Share this page

Students' views of stretch and challenge in A-level examinations

By Jo-Anne Baird, Suzanne Chamberlain, Michelle Meadows, Lucy Royal-Dawson, Rachel Taylor


Claims that A-levels do not stretch the brightest students have dogged the education system in England in recent years. Part of the Government response to this has been to introduce a policy of ‘stretch and challenge’, which features different question styles in new A-level examination papers. The questions are not intended to produce more difficult A-level examinations overall, but to foster more engagement, broader thinking and higher order skills in students. Teaching-to-the-test, narrow and formulaic approaches are intended to be circumvented by the new-style examinations. QCA produced guidance for the Awarding Bodies on how to implement stretch and challenge in question paper design.
This research focussed upon that implementation, in A-level psychology and biology specimen question papers from all three English Awarding Bodies. Previous research literature did not provide a firm evidential basis for examiners to predict how demanding a question is, nor is there evidence to suggest that examiners are good at judging question difficulty. Worryingly, previous research indicated that students could be de-motivated by challenging examination questions.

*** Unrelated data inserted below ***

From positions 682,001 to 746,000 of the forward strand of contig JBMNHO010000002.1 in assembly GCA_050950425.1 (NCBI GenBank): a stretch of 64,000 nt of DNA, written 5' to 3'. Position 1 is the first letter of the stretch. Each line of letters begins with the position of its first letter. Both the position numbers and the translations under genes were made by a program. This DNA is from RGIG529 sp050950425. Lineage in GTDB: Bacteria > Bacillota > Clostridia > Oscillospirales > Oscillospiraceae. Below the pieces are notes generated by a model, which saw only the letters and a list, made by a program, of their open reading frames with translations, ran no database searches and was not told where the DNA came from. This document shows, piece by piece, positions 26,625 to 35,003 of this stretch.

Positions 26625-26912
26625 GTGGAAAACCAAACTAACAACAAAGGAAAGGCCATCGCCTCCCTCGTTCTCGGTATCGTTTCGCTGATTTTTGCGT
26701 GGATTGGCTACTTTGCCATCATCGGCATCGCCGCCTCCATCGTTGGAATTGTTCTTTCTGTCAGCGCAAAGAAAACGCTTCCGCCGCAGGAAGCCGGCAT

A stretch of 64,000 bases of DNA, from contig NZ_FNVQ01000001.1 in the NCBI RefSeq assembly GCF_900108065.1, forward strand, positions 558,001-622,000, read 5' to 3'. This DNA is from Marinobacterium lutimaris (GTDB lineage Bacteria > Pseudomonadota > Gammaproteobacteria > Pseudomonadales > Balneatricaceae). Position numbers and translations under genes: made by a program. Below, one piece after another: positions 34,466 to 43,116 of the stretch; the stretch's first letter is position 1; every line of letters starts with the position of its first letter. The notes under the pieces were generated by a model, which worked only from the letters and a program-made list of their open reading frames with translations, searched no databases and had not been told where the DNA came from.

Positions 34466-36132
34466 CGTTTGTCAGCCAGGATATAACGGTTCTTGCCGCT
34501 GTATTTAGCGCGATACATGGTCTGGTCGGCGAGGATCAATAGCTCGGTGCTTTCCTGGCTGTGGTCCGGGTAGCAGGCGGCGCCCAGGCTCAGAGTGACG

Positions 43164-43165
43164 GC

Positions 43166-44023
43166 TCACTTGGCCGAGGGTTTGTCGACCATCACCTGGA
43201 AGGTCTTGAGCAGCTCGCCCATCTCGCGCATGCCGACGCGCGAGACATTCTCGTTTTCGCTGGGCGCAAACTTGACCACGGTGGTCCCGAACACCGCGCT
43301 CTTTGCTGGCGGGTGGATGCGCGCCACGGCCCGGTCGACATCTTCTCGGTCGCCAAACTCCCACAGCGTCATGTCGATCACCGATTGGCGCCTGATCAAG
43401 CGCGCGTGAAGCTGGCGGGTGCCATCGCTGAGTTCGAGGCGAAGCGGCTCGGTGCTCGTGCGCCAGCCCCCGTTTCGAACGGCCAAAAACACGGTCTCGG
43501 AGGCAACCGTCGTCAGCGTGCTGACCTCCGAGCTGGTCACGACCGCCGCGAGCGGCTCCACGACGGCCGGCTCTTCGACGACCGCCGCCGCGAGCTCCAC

How to cite

Baird, J., Chamberlain, S., Meadows, M., Royal-Dawson, L. and Taylor, R. (2009). Students’ views of stretch and challenge in A-level examinations. University of Bristol and AQA Centre for Education Research and Policy.


Connect with us

Contact our team

Join us

Work with us to advance education and enable students and teachers to reach their potential.

Apply now